The college admissions scandal offers much fuel for collective outrage: How dare these hyper-wealthy parents exploit a system already skewed in favor of the privilege?? Exchanging a new building for your undeserving kid’s admission is bad enough, but paying millions of dollars for someone to paste your child’s face onto a stock photo of a soccer player — I mean who does that?? Who even thinks about doing that, who has that idea in the first place, and what kind of child is so tangentially involved in their own application process that they fail to notice a bizarre human collage included included in their submission?? And good God, am I actually enjoying these hours and hours poured into reviewing scammer spawn Olivia Jade’s beauty vlogs?? And sorry, but did said YouTuber, who “didn’t really care about school” in the first place, snag my child’s spot?? FOR SHAME.
According to Deadline, that last possibility prompted solo parent and former Oakland public school teacher Jennifer Kay Toy to file a $500 billion lawsuit in San Francisco Superior Court on Wednesday, suing the indicted parents and corrupt school officials busted in “Operation Varsity Blues.” Toy’s argument: The elaborate scheme to buy prime spots at highly selective institutions came at the expense of qualified, hard-working kids — or, more exactly, her son, Joshua. Despite his 4.2 GPA, Joshua was not granted entry to the schools involved in this scam, an oversight Toy blames squarely on the parents who allegedly “conspired with people in positions of power and authority.”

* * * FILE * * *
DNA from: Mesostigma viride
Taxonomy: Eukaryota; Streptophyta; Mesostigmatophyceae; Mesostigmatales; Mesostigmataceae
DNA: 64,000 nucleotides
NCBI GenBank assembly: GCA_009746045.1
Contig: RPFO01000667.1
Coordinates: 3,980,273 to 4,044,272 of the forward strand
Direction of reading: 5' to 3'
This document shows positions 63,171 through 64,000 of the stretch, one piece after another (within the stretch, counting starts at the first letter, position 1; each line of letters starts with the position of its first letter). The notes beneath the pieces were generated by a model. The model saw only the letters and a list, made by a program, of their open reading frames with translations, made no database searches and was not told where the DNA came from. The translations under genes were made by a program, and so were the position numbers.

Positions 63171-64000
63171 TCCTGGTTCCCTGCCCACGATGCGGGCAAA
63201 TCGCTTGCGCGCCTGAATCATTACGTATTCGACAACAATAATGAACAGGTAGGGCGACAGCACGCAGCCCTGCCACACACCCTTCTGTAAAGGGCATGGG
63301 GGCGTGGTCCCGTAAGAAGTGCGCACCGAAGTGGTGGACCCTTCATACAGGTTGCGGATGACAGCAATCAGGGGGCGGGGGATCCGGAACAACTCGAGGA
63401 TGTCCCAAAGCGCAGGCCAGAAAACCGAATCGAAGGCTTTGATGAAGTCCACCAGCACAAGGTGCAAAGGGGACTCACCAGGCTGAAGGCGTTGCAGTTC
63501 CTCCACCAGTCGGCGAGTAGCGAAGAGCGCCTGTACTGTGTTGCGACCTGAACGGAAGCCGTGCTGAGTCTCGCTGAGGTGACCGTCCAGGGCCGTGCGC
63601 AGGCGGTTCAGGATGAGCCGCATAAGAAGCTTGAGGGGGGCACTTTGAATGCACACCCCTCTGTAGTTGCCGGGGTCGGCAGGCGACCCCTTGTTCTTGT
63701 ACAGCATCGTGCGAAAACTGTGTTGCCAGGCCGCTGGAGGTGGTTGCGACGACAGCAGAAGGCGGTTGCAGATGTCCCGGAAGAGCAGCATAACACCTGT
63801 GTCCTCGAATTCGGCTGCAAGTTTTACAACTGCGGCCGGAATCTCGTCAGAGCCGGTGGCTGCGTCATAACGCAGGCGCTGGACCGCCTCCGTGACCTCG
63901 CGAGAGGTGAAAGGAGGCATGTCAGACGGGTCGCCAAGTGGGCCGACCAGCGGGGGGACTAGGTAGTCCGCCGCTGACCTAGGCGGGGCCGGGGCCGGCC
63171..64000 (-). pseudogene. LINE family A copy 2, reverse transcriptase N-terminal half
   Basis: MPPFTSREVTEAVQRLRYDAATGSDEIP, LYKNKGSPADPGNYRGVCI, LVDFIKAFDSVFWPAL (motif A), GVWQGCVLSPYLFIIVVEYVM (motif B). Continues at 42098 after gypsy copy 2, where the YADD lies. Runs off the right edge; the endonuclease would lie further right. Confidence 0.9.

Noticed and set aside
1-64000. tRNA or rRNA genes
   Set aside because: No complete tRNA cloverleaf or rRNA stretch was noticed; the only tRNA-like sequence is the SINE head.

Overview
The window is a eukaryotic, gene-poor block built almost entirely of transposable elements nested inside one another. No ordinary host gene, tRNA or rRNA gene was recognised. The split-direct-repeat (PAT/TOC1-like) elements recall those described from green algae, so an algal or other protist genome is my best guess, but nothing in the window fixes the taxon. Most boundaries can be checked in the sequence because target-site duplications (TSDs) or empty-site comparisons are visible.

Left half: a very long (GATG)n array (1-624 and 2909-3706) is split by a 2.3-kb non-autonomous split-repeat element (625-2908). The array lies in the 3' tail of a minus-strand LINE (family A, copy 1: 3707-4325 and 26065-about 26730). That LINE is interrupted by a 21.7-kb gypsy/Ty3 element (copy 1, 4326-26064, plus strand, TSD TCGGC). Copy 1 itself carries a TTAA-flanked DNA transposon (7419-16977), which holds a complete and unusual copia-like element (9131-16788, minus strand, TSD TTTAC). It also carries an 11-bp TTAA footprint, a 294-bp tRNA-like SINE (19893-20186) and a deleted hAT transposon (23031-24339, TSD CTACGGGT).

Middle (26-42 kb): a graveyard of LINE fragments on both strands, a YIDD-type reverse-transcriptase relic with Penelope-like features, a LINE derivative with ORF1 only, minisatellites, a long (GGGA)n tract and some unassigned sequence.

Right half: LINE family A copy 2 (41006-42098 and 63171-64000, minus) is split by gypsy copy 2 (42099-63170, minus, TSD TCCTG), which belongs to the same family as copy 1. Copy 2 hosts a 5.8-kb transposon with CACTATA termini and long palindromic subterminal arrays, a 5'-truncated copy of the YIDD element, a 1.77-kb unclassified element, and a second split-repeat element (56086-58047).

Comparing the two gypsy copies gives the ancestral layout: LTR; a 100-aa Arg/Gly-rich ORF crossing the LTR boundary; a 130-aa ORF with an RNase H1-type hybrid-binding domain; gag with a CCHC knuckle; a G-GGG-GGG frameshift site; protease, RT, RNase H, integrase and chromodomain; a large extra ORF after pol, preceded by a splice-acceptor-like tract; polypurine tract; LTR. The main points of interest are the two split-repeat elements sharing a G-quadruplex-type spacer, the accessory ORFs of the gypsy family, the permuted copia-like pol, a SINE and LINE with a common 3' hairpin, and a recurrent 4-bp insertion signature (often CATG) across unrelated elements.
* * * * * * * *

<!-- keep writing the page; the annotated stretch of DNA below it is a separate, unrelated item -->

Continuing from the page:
“I’m now outraged and hurt because I feel that my son, my only child, was denied access to a college not because he failed to work and study hard enough but because wealthy individuals felt that it was OK to lie, cheat, steal and bribe their children’s way into a good college,” the lawsuit reads. The defendants’ actions, it continues, stole “a fair chance” from kids like her son.
To be clear, the college admission process has been engineered to prioritize rich white kids, accelerating their inherited upward trajectory while kids who can’t afford SAT tutors or hired help on their milquetoast essays — kids who don’t benefit from a generations-long educational legacy — get shunted to the back of the line. And Toy’s lawsuit does name “all others similarly situated” as potential plaintiffs, which would theoretically cut her share of all those billions considerably, if she wins her case. It’s a bold move — does this count as scamming the scammer?